Investing in Structured Products

  1. Structured products provide investors with a pre-determined risk/return profile

  2. Investors can select their market view and get a return besides buying or shorting the asset

    Bullish market

    Bullish market

    Neutral market

    Neutral market

    Bearish market

    Bearish market

  3. They allow investors to shape the distribution of their portfolio returns (1)

    Capital protection

    Distribution of daily returns of capital protected products

    • Average return is below that of a direct investment
    • No negative returns

    Yield increase

    Distribution of daily returns of yield enhancement products

    • Average return is above that of a direct investment
    • Small probability of extreme negative returns


    Distribution of daily returns of leverage products

    • Higher average return
    • Extreme results more likely

Pros and cons of investing in structured products


  1. Capital protection

    Structured products typically offer some form of capital protection. Depending on the investor’s preferences, structured investments are available to completely minimise risk exposure.

  2. Yield enhancement

    Structured products can offer a higher yield on sideways markets.

  3. Market access

    Investors can easily gain access to a new market or asset class that isn't available through domestic securities.

  4. Exchange risk management

    Exchange risk management

    Buying structured products or structured notes denominated in the portfolio currency can reduce exchange risk.

  5. Leverage

    Structured products can give leveraged exposure to markets.

  6. Shorting/range trades

    Shorting/range trades

    Investors benefit from falling or range-bound markets.


  1. Market risk

    Market risk

    The return from the investment is zero or even negative due to adverse market conditions. Investment advice on future market trends is needed to ensure the payoff is understood and reflects that view.

  2. Counterparty risk

    Counterparty risk

    The investment issuer does not repay the principal or return. An assessment of the issuer’s credit rating and of any other relevant information (credit default spreads, balance sheet strength...) are needed.

  3. Liquidity risk

    Liquidity risk

    There is only one market maker for the investment who does not provide an after-sales market or quotes a wide bid-offer spread. There are only buy-only investments where the issuer commits to making a competitive aftersales market in a place that is visible to the investor or their adviser.

  4. Credit risk

    Credit risk

    If the asset goes bankrupt, for example, the bond issuer within a portfolio does not repay the principal. Investors should assess the creditworthiness of the assets the solution is linked to (if disclosed) and their credit ratings.

Global leaders


BMO Capital Markets is a leading, full-service North America-based financial services provider offering equity and debt underwriting, corporate lending and project financing, merger and acquisitions advisory services, securitisation, treasury management, market risk management, debt and equity research and institutional sales and trading. BMO Capital Markets has approximately 2,400 professionals in 30 locations around the world, including 16 offices in North America. BMO Capital Markets is a member of BMO Financial Group (NYSE, TSX: BMO), one of the largest diversified financial services providers in North America with US$532.1 billion total assets and over 45,000 employees as at January 31 2017.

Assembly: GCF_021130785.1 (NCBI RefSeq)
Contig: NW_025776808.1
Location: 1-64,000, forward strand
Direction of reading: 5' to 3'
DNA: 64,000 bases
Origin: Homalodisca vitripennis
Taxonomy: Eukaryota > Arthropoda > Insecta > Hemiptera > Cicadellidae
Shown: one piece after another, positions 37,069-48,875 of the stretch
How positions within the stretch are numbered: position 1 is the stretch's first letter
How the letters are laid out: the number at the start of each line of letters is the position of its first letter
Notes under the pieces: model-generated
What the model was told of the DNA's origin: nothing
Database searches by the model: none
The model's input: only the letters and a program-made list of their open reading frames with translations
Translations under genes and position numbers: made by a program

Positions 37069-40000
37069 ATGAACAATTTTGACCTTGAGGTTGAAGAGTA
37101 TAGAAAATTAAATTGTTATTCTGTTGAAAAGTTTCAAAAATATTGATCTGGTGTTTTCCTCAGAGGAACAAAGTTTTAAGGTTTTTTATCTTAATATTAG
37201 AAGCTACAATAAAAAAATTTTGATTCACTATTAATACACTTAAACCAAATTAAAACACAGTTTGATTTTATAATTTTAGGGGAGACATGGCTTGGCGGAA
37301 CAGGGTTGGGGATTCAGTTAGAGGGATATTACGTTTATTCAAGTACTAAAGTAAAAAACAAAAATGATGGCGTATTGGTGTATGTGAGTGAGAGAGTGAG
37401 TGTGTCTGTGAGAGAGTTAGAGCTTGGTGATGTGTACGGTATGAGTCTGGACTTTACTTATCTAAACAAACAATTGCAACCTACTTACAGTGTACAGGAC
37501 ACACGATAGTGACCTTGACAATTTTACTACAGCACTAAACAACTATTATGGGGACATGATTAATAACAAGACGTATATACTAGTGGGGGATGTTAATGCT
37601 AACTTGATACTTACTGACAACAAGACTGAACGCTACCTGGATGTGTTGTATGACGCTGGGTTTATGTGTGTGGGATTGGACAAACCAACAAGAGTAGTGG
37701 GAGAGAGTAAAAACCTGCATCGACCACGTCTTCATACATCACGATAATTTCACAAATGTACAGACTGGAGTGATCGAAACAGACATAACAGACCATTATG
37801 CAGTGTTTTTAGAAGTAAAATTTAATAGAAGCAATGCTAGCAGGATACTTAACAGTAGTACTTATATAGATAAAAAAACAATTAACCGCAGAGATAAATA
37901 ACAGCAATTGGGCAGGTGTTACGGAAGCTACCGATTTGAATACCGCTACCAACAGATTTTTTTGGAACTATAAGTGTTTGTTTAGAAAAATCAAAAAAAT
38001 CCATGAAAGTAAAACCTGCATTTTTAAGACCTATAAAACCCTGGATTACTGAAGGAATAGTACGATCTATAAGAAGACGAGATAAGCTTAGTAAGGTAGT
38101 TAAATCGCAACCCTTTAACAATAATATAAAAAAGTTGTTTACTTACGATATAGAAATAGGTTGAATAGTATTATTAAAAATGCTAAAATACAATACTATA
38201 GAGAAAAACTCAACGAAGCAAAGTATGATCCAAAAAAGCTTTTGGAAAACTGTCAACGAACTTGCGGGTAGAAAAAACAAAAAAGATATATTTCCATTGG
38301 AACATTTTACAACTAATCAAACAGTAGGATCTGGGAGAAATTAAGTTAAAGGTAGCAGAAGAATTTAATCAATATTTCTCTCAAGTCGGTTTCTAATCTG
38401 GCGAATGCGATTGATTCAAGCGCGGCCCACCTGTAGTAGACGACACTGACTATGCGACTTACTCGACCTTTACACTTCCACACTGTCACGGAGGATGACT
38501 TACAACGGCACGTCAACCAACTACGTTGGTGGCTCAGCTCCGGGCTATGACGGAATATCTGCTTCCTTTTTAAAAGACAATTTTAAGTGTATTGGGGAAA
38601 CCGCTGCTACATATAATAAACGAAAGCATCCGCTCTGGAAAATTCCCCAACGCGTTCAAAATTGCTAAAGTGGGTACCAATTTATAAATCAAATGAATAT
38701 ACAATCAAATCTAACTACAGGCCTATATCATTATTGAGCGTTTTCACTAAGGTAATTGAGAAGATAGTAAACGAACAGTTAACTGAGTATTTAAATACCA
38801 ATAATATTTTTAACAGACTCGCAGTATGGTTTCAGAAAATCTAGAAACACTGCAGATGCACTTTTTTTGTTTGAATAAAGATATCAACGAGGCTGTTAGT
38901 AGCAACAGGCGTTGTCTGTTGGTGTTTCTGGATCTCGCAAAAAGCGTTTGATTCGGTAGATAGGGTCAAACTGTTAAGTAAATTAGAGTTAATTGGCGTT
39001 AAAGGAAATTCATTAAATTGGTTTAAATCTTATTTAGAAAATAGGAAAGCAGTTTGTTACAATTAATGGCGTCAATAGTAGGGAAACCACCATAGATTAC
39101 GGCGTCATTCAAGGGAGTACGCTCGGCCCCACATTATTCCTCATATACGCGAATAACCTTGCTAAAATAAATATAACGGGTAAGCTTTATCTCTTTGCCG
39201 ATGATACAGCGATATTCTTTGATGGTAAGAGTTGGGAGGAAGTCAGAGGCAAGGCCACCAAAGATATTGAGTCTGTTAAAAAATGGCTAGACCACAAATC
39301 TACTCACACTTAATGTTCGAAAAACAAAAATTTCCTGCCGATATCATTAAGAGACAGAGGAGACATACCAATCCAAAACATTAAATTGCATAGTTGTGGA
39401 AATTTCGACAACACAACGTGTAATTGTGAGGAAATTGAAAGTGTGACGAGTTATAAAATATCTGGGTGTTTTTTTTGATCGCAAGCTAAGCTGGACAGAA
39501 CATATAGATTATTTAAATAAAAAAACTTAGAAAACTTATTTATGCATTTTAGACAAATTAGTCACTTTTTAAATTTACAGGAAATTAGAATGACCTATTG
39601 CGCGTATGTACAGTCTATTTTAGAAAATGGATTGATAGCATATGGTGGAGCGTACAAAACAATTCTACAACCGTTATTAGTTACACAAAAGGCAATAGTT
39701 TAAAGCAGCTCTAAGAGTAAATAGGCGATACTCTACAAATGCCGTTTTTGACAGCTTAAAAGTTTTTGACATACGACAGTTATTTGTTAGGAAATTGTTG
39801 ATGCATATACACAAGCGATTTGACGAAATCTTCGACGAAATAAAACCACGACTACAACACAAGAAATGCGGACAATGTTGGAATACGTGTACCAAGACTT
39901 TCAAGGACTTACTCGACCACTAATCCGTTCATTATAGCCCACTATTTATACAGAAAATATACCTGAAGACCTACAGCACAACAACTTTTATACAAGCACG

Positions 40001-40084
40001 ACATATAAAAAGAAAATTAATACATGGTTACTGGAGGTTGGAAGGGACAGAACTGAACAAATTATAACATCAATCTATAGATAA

Société Générale

Société Générale is one of the largest European financial services groups. Based on a diversified universal banking model, the group combines financial solidity with a strategy of sustainable growth, and aims to be the reference for relationship banking, recognised in its markets, close to clients, and chosen for the quality and commitment of its teams. Société Générale’s teams offer advice and services to individual, corporate and institutional customers in three core businesses: retail banking in France; international retail banking, insurance and financial services to corporate; and corporate and investment banking, private banking, asset management and securities services.


The Swedish Structured Investment Products Association (SPIS) was formed in 2008 as part of the Swedish Securities Dealers Association. The aim was to create common guidelines for the marketing material of structured products, these guidelines resulted in the SPIS industry code. SPIS main mission is to promote a healthy, efficient and competitive market for structured products, and SPIS works continuously to increase investors, regulators and other community stakeholders confidence in the industry by promoting transparency, comparability and understanding of structured investments.


UK Structured Products Association

The UK Structured Products Association (UKSPA) is a membership organisation established in 2009 by the leading manufacturers of structured products in the UK. It has grown to 16 members today, who represent a significant majority of the overall UK structured products market. The UKSPA provides a unified voice for its members, working with regulators, financial advisers and other trade bodies. It serves a number of important functions including engaging with regulators, developing best practice guidelines, educating the investment community and providing a useful source of information for manufacturers, financial advisers and retail investors within the UK.